Here’s what I mean by species: Some of what you’re calling eminence-based medicine is based on virtually no science whatsoever, or very little valid (i.e. likely to be true), or high-quality evidence. The guidelines for pediatric cholesterol screening are one example. Other examples include orthognathic surgery for TMJ, spinal fusion for uncomplicated back pain due to ruptured disc; the use of vena cava filters to prevent pulmonary embolism; proton beam therapy for prostate cancer. I would argue that the use of flu vaccine also falls into this category, but that’s controversial.

      Some medical services are done even in the face of <> evidence. In other words, the evidence says don’t do it because it doesn’t work. Vertebroplasty, for instance. Pulmonary artery catheters.

      And some treatments are based on solid evidence, but they are given to patients who are either highly unlikely to benefit, or who are entirely inappropriate patients, e.g. giving a stent to a patient who has no symptoms of angina, or giving Herceptin to a breast cancer patient whose cancer is not estrogen-positive (which means it will not be susceptible to the drug).

      All 3 species described above are “credence goods.” They are purchased on the basis of trust in an expert.

      • I gotta say, I think there is a big difference between the vena cava filter evidence and the children cholesterol screening evidence. Vena cava filters have been studied in patients who have had a PE, and found at 8 years to provide a very mild (6% I think…) reduction in rate of recurrent PE with no benefit to overall mortality.
        Some may say that the study was too small (possibly…), or the time period too short (I would disagree here, it was an elderly population, and 8 years is a pretty good time to measure a mortality benefit in an older crowd…), but there is evidence that basically says that vena cava filters kind of maybe work, but really dont’ do much….

        That is in contrast to cholesterol screening for kids, where the major question that needs to be answered is “in 30-40 years, do kids who were screened for high cholesterol have less CV events or even less mortality than those who weren’t.” In this instance, it’s more that the study really really has never been done…. (and probably never will be…) so we rely on extrapolation from what we do know:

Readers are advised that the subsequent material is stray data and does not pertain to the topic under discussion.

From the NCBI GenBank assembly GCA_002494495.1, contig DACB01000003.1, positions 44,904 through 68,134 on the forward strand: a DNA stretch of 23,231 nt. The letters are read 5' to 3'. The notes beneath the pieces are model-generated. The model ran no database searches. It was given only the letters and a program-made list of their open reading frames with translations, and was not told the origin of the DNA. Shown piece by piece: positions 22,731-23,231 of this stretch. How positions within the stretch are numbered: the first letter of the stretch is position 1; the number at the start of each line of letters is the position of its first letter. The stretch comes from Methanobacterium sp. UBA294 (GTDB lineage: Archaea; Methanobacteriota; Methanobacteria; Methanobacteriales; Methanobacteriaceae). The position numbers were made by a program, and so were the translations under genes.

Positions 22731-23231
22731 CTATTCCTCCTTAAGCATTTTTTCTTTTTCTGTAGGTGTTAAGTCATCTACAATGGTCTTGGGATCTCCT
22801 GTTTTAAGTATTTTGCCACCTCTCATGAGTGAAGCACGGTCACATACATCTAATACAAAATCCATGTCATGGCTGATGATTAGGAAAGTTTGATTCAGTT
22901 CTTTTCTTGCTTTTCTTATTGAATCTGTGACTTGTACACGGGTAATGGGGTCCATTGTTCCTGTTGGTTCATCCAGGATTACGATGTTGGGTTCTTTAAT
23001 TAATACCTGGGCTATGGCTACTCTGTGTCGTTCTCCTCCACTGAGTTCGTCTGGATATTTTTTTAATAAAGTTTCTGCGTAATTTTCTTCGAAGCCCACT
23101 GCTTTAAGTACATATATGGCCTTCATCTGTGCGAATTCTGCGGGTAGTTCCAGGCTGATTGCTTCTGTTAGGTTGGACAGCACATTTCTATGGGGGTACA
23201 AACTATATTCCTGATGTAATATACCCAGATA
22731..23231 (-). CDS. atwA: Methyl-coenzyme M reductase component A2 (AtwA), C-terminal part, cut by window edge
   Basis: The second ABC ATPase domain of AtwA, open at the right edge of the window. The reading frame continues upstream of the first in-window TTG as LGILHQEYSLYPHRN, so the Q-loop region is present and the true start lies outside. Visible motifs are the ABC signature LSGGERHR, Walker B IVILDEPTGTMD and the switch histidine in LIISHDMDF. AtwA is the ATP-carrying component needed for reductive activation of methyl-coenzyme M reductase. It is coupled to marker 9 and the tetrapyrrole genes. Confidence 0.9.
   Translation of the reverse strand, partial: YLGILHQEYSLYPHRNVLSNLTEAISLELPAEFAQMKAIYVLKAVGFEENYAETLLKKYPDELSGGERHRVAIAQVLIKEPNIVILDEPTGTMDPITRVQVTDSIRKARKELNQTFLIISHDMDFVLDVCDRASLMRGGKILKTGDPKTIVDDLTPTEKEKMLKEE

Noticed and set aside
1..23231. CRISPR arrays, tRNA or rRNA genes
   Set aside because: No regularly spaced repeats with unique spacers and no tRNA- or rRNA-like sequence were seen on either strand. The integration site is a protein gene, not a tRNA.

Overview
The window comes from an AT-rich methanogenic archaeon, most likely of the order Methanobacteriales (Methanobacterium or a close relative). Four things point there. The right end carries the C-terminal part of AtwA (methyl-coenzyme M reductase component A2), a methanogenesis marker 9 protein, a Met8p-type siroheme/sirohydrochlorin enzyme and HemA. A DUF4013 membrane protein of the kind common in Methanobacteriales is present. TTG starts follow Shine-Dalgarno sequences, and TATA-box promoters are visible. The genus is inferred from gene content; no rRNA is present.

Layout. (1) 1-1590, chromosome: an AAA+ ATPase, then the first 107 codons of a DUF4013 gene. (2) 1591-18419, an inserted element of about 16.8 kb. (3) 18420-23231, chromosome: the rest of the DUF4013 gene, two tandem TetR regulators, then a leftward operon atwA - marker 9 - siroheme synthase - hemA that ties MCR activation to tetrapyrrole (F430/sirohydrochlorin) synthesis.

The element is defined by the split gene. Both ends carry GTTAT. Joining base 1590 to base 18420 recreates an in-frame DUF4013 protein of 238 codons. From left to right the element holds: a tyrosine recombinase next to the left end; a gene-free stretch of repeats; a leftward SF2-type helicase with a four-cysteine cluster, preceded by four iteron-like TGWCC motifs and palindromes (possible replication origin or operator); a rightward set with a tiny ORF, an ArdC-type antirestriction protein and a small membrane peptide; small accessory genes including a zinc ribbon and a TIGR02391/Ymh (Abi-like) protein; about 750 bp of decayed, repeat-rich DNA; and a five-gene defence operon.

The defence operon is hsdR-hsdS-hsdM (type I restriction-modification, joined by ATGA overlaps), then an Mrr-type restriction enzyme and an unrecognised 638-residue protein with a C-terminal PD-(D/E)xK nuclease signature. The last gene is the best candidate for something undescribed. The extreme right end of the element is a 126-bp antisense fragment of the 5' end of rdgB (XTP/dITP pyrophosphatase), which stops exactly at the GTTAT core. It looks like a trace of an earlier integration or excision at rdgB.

1) there is a rising percentage of children with unfavorable lipid profiles
        2) those children have a high rate of abnormal lipid profiles as adults
        3) we believe that long term elevated cholesterol increases your risk of heart attack, stroke, peripheral vascular disease, etc. Though the effects may not be realized for years down the road.

        So yeah, this is not evidence based medicine, but I think there has to be a question of if there can ever really be a high quality (double blind RCT) that answers the question being asked…

    • I would hope that expert opinion (eminence-based opinion) is closely correlated with the evidence. Where that is not the case I wonder if the experts are overvaluing personal experience–perhaps experience that hasn’t translated into published research– or the rationale, as opposed to the evidence, for a procedure. I think that one key difference between researchers and other experts is that researchers have a bias in favor of the null hypothesis while most people and most practitioners have a bias against the null hypothesis. We want to believe that things to work. I think that bias may partially explain some of the tendency to overrate the importance of survival rates noted earlier. if an increased survival rate with a new test COULD be due to using test, that is good enough for many practitioners